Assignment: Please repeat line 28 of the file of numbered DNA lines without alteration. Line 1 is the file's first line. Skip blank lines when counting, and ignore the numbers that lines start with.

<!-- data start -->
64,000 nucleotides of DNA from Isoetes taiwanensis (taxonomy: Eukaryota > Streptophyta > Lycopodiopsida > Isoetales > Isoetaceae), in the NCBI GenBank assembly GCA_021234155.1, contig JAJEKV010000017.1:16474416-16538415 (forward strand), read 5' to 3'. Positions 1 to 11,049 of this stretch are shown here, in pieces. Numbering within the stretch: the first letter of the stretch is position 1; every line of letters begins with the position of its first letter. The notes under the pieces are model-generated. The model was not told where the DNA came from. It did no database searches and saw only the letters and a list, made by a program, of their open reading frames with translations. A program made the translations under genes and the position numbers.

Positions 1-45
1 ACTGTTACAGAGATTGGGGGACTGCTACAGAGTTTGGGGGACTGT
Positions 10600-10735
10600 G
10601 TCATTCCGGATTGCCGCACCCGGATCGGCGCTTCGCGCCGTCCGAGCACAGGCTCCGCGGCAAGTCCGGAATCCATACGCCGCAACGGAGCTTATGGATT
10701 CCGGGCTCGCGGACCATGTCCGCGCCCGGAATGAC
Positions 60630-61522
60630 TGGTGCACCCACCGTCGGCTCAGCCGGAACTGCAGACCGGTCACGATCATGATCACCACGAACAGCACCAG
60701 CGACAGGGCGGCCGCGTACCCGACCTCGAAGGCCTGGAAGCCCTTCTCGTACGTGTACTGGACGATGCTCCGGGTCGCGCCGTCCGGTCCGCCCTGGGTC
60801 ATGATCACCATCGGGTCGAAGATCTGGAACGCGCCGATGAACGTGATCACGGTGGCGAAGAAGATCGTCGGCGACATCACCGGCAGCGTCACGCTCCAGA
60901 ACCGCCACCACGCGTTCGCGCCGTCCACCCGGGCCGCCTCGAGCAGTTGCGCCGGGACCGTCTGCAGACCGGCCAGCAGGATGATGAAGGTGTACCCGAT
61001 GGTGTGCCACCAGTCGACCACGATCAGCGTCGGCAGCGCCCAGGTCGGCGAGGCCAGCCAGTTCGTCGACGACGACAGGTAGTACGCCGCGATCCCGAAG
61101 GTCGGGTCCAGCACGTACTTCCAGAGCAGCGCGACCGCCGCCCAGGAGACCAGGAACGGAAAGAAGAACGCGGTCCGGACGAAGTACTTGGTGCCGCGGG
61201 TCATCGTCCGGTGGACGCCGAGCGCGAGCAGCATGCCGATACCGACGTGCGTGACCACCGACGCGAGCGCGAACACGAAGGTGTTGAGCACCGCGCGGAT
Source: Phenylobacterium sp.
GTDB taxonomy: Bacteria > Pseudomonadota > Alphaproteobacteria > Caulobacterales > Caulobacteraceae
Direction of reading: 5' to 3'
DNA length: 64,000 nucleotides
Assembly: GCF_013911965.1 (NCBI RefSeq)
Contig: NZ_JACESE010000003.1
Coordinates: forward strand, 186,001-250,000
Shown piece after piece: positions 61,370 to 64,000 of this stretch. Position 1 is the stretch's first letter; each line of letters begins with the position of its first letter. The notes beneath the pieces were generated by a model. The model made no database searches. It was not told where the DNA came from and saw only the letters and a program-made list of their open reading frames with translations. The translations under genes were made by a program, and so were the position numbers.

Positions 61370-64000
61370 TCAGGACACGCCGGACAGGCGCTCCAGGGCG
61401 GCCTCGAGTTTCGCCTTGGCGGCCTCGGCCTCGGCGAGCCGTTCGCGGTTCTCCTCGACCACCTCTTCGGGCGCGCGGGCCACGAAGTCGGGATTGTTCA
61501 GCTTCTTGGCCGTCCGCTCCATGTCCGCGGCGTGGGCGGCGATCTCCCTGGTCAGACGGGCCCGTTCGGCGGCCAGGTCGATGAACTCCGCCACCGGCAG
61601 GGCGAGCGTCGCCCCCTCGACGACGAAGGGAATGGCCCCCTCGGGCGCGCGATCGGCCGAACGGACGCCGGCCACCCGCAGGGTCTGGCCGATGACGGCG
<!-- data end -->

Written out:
61601 GGCGAGCGTCGCCCCCTCGACGACGAAGGGAATGGCCCCCTCGGGCGCGCGATCGGCCGAACGGACGCCGGCCACCCGCAGGGTCTGGCCGATGACGGCG